29-Mar-2014 by Allison McMillan

Read Time: Approx. 2 minutes

Using Ember to Make the Seemingly Impossible Easy

This session was titled “Using Ember to Make the Seemingly Impossible Easy" with Andre Malan and Heyjin Kim. The talk touched on four different pieces of ember.

The first was migrations. Migrations can be a really difficult issues especially when trying to transfer data from a SQL database to a new database. The speakers told a story about having this problem and trying to solve it. Ultimately, they were able to solve it using ember data. Basically, they did an entire migration based on ember data provided data in both apps which provided them with the mechanism to pull the data out and push it into a different place.

The second aspect they spoke about were visualizations. This is basically helping people understand the story behind the data. In order to do this effectively, they used an ember component (something that was frequently discussed throughout the conference). Basically, in an ember component, they encapsulated D3 code. They did this by defining a components, adding the D3 code into it which allowed them to draw a donut chart. I’d never heard of D3 code before but the main point was that by wrapping this code into an ember component, a developer can change/utilize the ember component to make the changes they need to instead of having to dive into the D3 code.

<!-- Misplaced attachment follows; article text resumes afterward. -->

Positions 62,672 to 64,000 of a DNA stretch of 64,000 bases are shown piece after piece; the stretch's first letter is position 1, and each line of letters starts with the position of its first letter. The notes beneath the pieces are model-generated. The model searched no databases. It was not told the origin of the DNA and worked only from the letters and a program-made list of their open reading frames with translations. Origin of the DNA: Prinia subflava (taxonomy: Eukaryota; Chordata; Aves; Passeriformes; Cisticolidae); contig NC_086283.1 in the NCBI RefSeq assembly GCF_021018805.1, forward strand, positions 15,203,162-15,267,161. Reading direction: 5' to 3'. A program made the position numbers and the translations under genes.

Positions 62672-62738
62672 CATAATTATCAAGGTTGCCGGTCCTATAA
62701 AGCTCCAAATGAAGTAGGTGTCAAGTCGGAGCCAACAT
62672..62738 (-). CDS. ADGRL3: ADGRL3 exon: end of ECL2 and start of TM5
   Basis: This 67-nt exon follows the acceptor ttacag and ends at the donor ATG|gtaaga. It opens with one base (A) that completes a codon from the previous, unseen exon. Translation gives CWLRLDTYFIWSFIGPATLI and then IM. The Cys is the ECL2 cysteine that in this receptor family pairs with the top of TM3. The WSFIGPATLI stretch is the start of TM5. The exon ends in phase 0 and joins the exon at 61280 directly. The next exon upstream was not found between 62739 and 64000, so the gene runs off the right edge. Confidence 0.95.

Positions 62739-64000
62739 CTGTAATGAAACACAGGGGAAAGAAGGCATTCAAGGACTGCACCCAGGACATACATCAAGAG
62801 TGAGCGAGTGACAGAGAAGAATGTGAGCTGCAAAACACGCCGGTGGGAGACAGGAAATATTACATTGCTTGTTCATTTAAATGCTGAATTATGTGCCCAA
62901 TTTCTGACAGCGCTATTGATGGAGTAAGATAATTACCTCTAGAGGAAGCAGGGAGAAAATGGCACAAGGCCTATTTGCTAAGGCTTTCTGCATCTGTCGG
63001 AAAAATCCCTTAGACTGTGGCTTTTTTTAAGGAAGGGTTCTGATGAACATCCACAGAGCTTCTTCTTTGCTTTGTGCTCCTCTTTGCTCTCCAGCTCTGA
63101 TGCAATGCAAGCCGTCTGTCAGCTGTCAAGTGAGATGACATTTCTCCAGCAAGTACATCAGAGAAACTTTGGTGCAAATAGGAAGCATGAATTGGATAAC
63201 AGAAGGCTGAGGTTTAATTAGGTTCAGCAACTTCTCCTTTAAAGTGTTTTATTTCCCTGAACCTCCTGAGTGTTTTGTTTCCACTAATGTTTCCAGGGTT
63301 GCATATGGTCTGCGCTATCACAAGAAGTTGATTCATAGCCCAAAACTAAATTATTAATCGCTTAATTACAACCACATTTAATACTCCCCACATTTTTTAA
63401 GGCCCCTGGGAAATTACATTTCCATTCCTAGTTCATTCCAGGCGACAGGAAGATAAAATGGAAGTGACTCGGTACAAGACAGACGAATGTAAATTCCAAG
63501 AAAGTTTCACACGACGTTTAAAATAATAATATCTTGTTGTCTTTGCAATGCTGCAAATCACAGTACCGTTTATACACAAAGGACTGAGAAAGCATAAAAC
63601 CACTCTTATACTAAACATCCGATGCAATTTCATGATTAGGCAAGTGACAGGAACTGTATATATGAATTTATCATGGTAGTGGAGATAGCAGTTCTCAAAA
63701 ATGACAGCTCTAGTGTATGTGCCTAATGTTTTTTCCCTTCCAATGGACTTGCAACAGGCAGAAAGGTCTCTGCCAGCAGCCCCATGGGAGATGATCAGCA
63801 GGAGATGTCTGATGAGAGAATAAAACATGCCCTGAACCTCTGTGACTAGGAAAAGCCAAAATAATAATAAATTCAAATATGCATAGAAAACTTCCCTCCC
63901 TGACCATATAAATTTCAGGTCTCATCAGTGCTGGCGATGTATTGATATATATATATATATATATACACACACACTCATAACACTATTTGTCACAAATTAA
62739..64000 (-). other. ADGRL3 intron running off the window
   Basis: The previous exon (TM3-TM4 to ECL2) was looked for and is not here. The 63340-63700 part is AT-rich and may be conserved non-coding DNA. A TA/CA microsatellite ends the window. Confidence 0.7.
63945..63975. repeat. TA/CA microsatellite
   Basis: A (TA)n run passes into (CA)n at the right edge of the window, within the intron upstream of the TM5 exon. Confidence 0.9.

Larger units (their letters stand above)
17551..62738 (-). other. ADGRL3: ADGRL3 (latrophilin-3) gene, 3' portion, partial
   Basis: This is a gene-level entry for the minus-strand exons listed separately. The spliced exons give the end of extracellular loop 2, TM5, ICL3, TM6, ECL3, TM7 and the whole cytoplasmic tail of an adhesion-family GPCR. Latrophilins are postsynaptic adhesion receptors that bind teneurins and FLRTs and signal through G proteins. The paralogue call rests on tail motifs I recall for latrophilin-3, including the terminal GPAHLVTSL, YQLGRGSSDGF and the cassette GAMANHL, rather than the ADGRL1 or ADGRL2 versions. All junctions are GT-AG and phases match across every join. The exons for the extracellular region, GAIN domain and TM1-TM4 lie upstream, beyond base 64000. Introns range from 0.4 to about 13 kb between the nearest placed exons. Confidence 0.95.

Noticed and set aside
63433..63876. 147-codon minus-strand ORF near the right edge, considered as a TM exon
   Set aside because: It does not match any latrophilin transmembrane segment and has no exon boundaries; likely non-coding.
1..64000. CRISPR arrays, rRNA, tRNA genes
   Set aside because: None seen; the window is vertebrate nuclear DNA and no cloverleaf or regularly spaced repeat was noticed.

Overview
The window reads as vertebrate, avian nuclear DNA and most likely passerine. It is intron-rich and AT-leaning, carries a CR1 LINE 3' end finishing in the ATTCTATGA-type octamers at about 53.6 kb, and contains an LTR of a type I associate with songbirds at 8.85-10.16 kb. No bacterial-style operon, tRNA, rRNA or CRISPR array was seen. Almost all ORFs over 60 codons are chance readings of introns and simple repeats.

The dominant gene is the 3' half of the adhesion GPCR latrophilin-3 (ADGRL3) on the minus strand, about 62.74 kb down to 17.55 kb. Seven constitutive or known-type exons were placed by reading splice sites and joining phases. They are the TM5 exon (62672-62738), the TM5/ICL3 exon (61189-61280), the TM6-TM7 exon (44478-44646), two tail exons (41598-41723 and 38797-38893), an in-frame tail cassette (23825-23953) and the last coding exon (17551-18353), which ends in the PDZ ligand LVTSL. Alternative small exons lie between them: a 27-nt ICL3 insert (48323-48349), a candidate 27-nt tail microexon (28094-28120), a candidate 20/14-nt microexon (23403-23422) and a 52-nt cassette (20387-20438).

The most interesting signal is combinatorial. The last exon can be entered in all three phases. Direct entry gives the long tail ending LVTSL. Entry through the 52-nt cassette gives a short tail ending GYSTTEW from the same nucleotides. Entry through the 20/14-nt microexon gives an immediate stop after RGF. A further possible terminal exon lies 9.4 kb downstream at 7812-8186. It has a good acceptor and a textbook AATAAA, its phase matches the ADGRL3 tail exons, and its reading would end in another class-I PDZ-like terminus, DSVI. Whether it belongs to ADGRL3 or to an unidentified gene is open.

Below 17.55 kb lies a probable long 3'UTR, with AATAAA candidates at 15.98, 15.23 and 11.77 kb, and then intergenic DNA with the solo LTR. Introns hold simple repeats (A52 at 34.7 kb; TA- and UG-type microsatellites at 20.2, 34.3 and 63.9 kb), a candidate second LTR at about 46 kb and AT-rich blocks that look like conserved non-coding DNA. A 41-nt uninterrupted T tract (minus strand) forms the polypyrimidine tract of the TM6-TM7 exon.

The third thing they spoke of was infinite scrolling. This was an interesting issue because it involves loading these items into the browser so that they’re essentially ready to go when someone continues scrolling. The speakers specifically spoke about a scrolling list of video events and that for the view to happen, the post view has to go through the vine controller to make the switch to video. Instead, you can swap the DOM from heavy weight to light weight objects and that by constantly clearing out the DOM and repopulating it with new information.

The final thought was on two apps in one. The problem Andre and Heyjin encountered was that they had an app that was entirely behind an authentication wall, but there was one page that they wanted to make a public URL but couldn't because you had to log in to see anything on the site. The solution ended up being a non-authenticated rails app with a new router. Basically, they spun up a new app with a small sprinkle of ember in the controller. If you do this and think about quickly developing different applications then you can send different types of people (ie- consumers, managers, administrators, etc.) to completely different applications leading to different JS structures and views based on what kind of a user the person is.

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